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Coffee Basics

What’s the Difference Between Arabica and Robusta Coffee Beans? 7 Key Characteristics Uncovered

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Arabica and Robusta coffee bean

Coffee is one of the most popular beverages in the world, with 174.3 million 60-kilogram bags of it being produced worldwide in 2023. While there are over 100 species of coffee, only two are widely cultivated and consumed: Arabica and Robusta. 

If you’ve ever walked down the coffee aisle of a grocery store or picked up a bag of beans from your local coffee shop, you’ve probably come across these terms a time or two. But did you know there’s actually a difference between Arabica and Robusta coffee?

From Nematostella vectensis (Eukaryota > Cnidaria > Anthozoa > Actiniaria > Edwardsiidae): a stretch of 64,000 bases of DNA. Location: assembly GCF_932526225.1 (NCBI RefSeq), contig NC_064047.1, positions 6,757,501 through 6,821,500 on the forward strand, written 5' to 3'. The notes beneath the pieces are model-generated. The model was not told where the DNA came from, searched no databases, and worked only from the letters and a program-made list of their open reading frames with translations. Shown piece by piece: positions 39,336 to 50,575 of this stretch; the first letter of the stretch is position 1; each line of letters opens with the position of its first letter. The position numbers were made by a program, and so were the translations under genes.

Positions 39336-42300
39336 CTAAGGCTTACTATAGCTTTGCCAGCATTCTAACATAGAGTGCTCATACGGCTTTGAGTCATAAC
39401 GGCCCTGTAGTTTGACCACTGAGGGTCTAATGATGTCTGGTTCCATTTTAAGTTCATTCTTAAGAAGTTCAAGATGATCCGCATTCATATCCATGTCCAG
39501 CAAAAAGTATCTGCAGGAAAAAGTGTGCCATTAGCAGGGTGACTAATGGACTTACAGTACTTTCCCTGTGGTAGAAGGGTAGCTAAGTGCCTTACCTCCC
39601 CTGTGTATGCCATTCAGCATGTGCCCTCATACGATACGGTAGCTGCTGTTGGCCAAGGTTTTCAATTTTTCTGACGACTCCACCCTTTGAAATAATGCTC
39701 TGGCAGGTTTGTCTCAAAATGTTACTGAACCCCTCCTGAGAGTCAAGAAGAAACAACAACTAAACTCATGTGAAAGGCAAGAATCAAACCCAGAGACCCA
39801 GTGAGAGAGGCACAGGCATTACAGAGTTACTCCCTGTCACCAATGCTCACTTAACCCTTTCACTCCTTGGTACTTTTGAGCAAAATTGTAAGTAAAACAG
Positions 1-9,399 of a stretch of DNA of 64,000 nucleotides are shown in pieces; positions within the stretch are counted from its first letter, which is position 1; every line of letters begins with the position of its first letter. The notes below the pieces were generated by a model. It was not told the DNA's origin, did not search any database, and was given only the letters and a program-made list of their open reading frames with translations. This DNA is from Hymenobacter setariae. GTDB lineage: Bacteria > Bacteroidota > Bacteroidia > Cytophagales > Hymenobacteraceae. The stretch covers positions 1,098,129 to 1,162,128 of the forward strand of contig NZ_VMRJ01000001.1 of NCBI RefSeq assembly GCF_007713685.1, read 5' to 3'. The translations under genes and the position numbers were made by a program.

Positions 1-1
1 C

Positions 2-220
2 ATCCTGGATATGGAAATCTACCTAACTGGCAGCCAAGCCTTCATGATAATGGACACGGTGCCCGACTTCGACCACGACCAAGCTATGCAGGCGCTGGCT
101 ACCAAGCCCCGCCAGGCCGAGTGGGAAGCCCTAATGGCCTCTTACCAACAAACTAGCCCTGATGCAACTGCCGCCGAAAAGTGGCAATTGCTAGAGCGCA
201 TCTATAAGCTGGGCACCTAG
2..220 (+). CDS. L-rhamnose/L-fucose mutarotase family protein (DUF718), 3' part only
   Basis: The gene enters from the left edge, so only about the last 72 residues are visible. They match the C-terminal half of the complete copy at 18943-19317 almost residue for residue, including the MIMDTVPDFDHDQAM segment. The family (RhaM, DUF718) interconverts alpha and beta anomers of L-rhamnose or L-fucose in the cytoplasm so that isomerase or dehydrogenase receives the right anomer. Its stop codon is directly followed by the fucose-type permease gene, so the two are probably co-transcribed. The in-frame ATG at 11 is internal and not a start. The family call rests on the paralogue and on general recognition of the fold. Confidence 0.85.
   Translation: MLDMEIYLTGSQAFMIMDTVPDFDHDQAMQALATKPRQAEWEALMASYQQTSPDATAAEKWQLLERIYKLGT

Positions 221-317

In this article, we explore the unique characteristics of Arabica and Robusta coffee beans as well as highlight their main differences with the goal of helping you understand which one’s best suited for your preferences and purposes. 

What Is Arabica Coffee?

Hillside Arabica coffee plantation in Colombia
Benedict/Adobe Stock

When most people talk about coffee they are typically referring to one specific species: Coffea Arabica

While Arabica’s roots go all the way back to approximately 1000 BC in the highlands of Ethiopia, it wasn’t until the 15th century that it was cultivated commercially. Today, it accounts for roughly 60% of global coffee production.